Global Trade Analysis: The Role of the GCC in Long-Term MENA Development (5/5)
Global Trade Analysis: The Role of the GCC in Long-Term MENA Development
Part 5 of 5
The Gulf Cooperation Council (GCC) includes Bahrain, Kuwait, Oman, Qatar, Saudi Arabia, and the United Arab Emirates. The GCC was formally established on May 25, 1981. The council’s purpose is to unify the countries’ currency, trade markets, and other economic markets. There have been discussions to turn the council into a union with closer unity through a single currency and other economic integrations.
The GCC has made several changes to its policies that support its continued openness to trade. These policy changes include generating unified technical standards, harmonized customs administration procedures, and reduced clearance requirements to lower non-tariff barriers within the GCC. There are a number of special agencies in charge of creating and implementing technical standards, undertaking commercial arbitration, and registering patents: the Standardization and Metrology Organization for GCC in Saudi Arabia, the Technical Telecommunications Bureau in Bahrain, and the Regional Committee for Electrical Energy Systems in Qatar. These organizations have focused on making trade organizations more efficient.
The GCC Will Continue to Play a Crucial Role in International Trade
The following chart shows the trade openness of the GCC. This index is calculated by adding imports and exports in goods and services and dividing by the total GDP. The larger the ratio, the more the country is open to international trade.
- All GCC countries are more open to trade than the world average.
- The UAE has significantly increased its trade openness since 2006 and is currently the most open GCC country.
- This openness to trade remains a significant strength of the region to attract new companies to offer products and services in and around the region.
- Bahrain has maintained a historical and current openness to trade in excess of its GCC counterparts; this is likely due to the country’s limited oil reserves.
The GCC’s Greatest Long-Term Sustainability Risk Is Lack of Diversification
- GCC countries remain wealthy due to their dominance of the global fuel market.
- As global economies move towards renewable energies, the GCC can expect a reduction in oil revenue.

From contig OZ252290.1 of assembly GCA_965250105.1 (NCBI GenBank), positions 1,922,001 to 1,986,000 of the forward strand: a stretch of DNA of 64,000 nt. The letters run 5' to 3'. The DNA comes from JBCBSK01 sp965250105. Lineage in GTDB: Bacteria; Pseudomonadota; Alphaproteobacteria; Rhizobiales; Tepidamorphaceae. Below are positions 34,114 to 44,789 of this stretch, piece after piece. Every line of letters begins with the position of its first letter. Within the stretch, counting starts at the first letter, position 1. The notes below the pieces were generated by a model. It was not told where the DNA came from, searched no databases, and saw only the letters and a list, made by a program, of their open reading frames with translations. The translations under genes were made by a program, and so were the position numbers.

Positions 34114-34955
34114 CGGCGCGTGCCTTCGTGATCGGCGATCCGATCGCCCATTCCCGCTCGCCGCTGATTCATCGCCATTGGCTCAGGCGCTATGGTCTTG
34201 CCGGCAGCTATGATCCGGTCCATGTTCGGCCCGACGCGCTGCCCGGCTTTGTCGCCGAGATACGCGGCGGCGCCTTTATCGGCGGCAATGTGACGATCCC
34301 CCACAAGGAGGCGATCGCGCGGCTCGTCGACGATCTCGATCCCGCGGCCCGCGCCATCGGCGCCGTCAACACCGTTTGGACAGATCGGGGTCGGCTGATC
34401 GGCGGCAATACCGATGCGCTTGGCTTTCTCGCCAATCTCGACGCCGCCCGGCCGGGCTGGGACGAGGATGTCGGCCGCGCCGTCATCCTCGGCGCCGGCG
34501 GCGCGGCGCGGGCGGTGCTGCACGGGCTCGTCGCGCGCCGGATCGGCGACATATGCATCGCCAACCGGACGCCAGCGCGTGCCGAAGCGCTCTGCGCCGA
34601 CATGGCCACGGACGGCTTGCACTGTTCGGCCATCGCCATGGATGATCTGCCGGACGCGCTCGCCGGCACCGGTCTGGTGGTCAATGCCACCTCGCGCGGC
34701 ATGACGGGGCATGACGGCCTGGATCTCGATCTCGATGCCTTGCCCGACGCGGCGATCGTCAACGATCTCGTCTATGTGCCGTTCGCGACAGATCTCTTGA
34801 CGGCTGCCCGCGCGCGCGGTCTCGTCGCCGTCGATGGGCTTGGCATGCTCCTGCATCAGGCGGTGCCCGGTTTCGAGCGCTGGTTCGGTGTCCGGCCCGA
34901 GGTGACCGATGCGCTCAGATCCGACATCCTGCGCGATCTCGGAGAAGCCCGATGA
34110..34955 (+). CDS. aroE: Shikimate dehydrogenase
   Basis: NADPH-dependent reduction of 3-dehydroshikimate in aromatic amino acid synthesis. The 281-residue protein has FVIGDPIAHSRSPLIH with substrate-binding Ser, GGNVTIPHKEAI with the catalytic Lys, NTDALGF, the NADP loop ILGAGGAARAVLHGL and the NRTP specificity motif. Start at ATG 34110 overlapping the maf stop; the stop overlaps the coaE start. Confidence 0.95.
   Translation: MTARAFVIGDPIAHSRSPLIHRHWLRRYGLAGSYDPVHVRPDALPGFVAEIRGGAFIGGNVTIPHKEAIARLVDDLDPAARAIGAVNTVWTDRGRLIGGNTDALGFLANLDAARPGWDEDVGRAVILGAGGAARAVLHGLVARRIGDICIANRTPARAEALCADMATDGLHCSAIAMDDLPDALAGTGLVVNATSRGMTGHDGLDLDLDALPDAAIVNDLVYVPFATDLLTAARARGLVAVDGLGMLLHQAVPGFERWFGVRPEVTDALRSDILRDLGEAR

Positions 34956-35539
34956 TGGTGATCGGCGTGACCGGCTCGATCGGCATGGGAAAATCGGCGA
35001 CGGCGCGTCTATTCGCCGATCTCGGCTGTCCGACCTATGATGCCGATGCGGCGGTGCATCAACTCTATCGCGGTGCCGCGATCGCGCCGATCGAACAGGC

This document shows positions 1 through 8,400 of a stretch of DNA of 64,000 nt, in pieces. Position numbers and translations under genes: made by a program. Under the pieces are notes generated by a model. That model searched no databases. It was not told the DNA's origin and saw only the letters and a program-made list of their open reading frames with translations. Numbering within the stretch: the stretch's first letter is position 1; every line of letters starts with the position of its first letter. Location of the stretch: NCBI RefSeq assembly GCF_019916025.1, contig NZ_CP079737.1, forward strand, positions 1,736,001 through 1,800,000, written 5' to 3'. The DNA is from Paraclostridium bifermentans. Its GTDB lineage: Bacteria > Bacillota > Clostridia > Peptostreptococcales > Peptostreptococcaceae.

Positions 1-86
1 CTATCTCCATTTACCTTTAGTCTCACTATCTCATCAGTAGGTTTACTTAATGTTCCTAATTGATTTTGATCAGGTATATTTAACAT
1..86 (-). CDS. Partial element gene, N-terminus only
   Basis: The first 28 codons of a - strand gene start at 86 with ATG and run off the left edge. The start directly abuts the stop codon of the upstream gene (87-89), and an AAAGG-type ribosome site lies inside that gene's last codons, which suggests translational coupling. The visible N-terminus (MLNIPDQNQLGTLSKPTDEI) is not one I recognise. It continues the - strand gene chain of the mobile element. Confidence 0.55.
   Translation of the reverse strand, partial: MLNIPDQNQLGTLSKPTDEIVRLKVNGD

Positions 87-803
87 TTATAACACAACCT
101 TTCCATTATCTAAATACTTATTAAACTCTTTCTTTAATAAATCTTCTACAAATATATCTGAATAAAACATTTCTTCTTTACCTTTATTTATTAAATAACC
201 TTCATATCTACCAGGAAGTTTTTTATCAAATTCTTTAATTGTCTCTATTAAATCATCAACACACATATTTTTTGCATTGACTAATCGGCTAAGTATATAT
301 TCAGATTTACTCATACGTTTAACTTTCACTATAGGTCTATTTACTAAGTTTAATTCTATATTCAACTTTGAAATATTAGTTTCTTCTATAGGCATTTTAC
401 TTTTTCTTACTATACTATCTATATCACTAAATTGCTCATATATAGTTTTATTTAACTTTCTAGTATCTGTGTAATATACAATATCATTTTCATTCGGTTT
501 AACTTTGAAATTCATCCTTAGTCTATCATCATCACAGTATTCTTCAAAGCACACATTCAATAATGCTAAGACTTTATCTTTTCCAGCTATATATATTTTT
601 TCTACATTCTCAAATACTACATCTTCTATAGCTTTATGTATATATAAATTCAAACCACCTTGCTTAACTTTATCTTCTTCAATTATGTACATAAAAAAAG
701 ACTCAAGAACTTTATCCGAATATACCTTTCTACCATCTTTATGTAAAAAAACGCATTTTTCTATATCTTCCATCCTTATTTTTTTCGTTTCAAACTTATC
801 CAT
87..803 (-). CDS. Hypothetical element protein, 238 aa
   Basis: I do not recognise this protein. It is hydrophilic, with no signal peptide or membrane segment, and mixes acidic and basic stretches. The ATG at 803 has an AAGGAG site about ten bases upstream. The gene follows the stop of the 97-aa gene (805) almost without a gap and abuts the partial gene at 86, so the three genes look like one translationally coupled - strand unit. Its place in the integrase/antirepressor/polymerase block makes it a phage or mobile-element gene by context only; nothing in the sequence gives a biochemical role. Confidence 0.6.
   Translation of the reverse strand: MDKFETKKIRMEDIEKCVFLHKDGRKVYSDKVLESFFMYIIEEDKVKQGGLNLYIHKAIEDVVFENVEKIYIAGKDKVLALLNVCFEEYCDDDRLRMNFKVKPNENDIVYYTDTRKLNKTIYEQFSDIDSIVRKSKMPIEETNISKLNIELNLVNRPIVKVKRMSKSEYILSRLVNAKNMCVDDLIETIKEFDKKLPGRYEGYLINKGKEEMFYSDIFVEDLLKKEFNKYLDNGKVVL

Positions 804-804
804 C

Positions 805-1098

- Therefore, for GCC countries to continue growing, they must diversify into non-fuel areas such as technology and services.
- Factoring the oil industry into the GCC’s GDP increases its real GDP by 50%.
The UAE Has Implemented a Successful Path to Diversification and KSA Is Set to Follow
- As evidenced in this series, the UAE has diversified its economy and will continue to do so as a hub for global trade, technology, and services—particularly in the MENA region.
- The UAE’s investment in free zones and open economic policies have attracted businesses. These free zones include Abu Dhabi Global Markets (ADGM), Dubai International Financial Centre (DIFC), Dubai Multi-Commodities Centre (DMCC), and many more with specific industry focuses.
- KSA will be a rising force in the GCC. The Kingdom’s Crown Prince, Mohammed Bin Salman Al Saud, has made a commitment to the country’s Vision 2030, which includes significant steps to diversify the economy.
- Saudi Arabia’s debt as a percentage of GDP remains very favorable: in 2019 the kingdom’s debt was only 20% of the GDP, whereas countries like the USA and UK have over 100% debt-to-GDP ratios.
This completes J&A’s series on global trade in the MENA region. The series covered major categories of imports and exports in the region such as raw materials, fuels, transportation and machinery, textile, and other product categories. The region represents approximately half the volume of imports and exports compared to the USA and China, but produces nearly 40% of the world’s fuel supply. The general volatility of fuel has pushed leaders to diversify the economy. Food independence is a major objective of MENA leaders. The GCC’s trade openness as measured by the World Economic Forum has significantly increased over the last 10 years. J&A anticipates trade openness to continuously increase in the region, particularly with the anticipated expansion of the Kingdom of Saudi Arabia and its Vision 2030 program.